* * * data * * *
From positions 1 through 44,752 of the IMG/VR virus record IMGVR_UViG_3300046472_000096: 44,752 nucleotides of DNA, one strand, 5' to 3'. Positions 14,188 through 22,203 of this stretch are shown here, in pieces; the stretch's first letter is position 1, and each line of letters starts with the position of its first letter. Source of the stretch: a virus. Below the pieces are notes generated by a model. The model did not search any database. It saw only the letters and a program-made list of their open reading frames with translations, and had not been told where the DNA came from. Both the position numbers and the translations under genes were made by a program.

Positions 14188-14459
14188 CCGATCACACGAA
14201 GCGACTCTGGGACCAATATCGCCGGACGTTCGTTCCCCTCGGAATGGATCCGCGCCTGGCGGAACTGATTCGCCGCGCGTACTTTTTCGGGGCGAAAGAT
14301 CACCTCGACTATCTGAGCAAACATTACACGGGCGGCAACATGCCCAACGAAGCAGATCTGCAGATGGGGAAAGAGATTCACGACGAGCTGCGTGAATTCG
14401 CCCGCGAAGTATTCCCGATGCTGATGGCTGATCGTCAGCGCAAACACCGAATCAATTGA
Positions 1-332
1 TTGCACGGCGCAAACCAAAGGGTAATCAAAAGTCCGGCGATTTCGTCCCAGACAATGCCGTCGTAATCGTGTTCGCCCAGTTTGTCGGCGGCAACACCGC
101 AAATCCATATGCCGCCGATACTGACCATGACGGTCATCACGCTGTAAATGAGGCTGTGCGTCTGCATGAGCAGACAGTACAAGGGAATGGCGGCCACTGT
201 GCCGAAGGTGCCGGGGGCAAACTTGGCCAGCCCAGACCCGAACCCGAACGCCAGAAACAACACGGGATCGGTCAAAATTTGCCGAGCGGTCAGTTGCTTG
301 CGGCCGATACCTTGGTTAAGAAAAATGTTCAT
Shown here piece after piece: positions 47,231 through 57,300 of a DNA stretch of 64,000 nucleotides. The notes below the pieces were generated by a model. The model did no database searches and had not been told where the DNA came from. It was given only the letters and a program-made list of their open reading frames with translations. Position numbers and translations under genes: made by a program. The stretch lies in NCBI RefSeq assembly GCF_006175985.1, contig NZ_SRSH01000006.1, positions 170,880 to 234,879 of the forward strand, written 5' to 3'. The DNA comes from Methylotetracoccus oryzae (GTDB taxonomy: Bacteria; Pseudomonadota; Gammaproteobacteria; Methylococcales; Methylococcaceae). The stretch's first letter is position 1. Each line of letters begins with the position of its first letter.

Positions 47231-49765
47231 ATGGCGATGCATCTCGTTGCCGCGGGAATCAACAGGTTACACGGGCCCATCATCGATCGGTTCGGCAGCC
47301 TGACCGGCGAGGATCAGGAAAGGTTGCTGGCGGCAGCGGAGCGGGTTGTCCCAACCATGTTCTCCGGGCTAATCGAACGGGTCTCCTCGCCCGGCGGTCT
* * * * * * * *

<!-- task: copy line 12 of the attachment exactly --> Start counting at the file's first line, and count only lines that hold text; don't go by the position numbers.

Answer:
Shown here piece after piece: positions 47,231 through 57,300 of a DNA stretch of 64,000 nucleotides. The notes below the pieces were generated by a model. The model did no database searches and had not been told where the DNA came from. It was given only the letters and a program-made list of their open reading frames with translations. Position numbers and translations under genes: made by a program. The stretch lies in NCBI RefSeq assembly GCF_006175985.1, contig NZ_SRSH01000006.1, positions 170,880 to 234,879 of the forward strand, written 5' to 3'. The DNA comes from Methylotetracoccus oryzae (GTDB taxonomy: Bacteria; Pseudomonadota; Gammaproteobacteria; Methylococcales; Methylococcaceae). The stretch's first letter is position 1. Each line of letters begins with the position of its first letter.